About 10 years ago I had the good fortune to join my friend on a trip to Greece, where her father is from, to meet her family and to see the town where her father had grown up. We spent a few days in Athens with her uncle and his family and then flew to Alexandroupoli with her cousin to meet her father’s sisters in Pallouri, a tiny town in the Northeastern tip of the country. Her family embraced me with the same warmth that they embraced their niece, who they had only met as a baby, and made sure that we were both very well fed. And well fed we were.
We made visits to aunts, cousins, old friends, and at everyone’s home we were offered something delicious to eat. Not wanting to offend her family, we couldn’t refuse a bite, not to mention the fact that everything that we were offered was out of this world. I wish that I had been the foodie (I hate that word) that I am today and would have followed her Thea Anastasia and Thea Thespina around their kitchens taking notes. They are probably much like my mother-in-law and prepare everything at odd hours when everyone is sleeping, making the task of shadowing them in the kitchen very difficult.
My most delicious memory was a three hour lunch at her Thea Anastasia’s house, where you could see Bulgaria from one side of the balcony and Turkey from the other, her aunt pulled out a spanakopita from a small wood fired oven, which was one of the most delicious things I have ever tasted in my entire life. We had sampled spanakopita in different places around Athens and in her father’s town, but I had never had it homemade. I can only imagine that she made the phyllo herself, or at least bought it from a local baker and not the freezer aisle in the grocery store. The taste is still singing in my mouth with the lovely burn of Retisna washing it down.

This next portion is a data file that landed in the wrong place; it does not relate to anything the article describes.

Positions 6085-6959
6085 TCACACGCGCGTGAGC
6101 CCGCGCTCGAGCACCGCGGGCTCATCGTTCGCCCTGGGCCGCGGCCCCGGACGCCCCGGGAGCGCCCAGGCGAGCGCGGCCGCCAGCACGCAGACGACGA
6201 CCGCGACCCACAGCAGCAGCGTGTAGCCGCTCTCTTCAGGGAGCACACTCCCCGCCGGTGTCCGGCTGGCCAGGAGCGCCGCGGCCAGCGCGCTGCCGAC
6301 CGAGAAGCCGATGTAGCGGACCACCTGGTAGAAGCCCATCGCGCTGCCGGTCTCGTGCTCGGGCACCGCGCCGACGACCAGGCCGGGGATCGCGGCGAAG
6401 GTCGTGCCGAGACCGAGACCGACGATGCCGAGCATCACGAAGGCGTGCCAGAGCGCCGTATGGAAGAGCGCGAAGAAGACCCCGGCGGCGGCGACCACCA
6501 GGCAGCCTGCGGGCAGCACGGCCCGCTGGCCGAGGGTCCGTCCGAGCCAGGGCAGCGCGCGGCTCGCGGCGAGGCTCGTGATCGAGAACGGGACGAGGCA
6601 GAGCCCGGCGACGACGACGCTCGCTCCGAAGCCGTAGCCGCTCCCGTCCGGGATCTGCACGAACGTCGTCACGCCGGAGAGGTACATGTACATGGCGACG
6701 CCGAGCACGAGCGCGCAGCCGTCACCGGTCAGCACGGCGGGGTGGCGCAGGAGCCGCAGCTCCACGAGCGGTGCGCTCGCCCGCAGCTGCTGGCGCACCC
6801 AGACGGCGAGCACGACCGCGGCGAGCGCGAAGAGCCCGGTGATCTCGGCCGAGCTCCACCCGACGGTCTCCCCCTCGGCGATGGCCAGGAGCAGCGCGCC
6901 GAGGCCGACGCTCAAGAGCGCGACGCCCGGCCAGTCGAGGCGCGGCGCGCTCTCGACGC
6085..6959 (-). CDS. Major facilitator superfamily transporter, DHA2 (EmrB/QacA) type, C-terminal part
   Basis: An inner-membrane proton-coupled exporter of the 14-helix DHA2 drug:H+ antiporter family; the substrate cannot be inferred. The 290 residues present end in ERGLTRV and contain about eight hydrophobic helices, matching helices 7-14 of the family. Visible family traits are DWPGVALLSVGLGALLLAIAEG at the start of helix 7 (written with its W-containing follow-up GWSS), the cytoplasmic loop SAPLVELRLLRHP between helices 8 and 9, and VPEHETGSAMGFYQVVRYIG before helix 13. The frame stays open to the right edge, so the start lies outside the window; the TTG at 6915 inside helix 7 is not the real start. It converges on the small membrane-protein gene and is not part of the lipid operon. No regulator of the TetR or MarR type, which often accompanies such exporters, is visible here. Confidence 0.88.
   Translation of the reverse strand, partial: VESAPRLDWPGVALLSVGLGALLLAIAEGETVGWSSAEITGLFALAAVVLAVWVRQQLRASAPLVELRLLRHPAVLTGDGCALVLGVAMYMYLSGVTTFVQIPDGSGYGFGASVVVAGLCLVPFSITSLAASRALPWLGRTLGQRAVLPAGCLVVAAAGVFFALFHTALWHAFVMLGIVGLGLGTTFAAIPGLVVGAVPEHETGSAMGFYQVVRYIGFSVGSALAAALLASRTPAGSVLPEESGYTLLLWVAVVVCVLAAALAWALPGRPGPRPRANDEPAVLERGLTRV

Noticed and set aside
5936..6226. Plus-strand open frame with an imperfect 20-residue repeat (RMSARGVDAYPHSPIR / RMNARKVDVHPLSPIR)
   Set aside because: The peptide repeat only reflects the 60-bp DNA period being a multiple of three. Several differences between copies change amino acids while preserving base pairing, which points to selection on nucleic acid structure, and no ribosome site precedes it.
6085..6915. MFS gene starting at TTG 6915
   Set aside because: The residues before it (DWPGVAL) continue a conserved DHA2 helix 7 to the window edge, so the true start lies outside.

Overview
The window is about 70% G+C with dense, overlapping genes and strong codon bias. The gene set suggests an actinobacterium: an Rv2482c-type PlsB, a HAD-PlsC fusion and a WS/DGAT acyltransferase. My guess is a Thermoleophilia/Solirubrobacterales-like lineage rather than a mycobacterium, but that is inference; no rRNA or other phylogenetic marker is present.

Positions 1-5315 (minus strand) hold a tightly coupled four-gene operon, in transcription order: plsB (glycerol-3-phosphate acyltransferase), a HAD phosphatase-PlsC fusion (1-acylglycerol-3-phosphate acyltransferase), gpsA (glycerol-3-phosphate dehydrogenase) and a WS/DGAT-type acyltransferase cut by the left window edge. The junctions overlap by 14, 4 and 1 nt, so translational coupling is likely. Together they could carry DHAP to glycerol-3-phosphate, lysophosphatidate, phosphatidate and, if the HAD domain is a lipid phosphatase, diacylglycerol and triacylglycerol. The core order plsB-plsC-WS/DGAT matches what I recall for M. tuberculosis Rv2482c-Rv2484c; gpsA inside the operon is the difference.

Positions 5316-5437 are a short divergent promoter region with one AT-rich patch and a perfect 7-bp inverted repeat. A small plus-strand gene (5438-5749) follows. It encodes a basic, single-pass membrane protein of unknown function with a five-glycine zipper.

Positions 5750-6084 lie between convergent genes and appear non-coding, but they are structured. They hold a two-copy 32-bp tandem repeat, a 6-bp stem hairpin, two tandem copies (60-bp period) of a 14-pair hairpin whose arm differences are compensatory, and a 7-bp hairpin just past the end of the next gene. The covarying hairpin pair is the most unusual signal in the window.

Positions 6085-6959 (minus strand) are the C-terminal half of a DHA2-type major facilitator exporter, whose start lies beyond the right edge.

This recipe from Joy of Cooking is delicious, though I will never be able to match the heaven that her aunt made for us, it is much better than a lot of the spanakopita that you can get at greek and middle eastern restaurants.
Spanakopita from the Joy of Cooking
Stem, wash well, and coarsely chop:
- 2 lbs (or three 10-ounce bags) spinach
Heat in a large skillet over medium heat:
- 2 tbsp olive oil
Add and cook until softened, 5 to 7 minutes:
- 1 large onion, finely chopped
- 4 scallions, finely chopped
Add the chopped spinach a handful at a time. Cook until the spinach is wilted and the liquid is released, 5 minutes. Increase the heat to high and cook, stirring often, until the liquid is evaporated and the spinach is dry, 7 to 10 minutes. Stir in:
- ¼ cup snipped fresh dill or chopped fresh parsley
Let stand until cool enough to handle, then squeeze to remove the excess liquid. In a medium bowl, lightly beat:
- 4 large eggs
Add the cooked spinach mixture along with:
- 8 ounces feta cheese, crumbled
- 2 tbsp grated kefalotiri or Parmesan cheese
- ½ tsp salt
- Several grinds of black pepper
- Pinch of freshly ground nutmeg
Lightly oil a 13 X 9-inch baking pan. Melt:
- 8 tbsp (1 stick) butter
Unroll on a dry work surface:
- 1 lb phyllo dough, thawed if frozen (following the recipe, I only ended up using half of the 1 lb Athens Fillo Dough package)
Trim 1 inch from the edges of the phyllo dough. Cover with a dry towel and cover the dry towel with a damp towel. Lay 1 sheet of phyllo in and up the sides of the prepared pan and brush lightly with melted butter. Top with 7 more phyllo sheets, brushing each one lightly with butter. Spread the spinach mixture over the layered phyllo. Top with 8 more sheets, brushing each one with butter, including the top sheet. Roll the overhanging phyllo from the sides to form a border all the way around. With a this, sharp knife, cut the pie into squares or diamonds, but do not cut through the bottom or the filling will leak onto the pan. Refrigerate for 30 minutes.
Preheat the oven to 350°F.
Bake the spinach pie until crisp and golden, about 45 minutes. Remove from the oven and let stand for a few minutes. Cut the squares or diamonds right through to the bottom and serve.
One Year Ago: Fruit Tart with Crema Pasticcera and Shortbread Cookies, Farfalle alla Nerano, Renella, Pizza, Zucchine alla Scapece, Linguine with Artichokes, Cicoria Saltata in Padella, Lunch in Anzio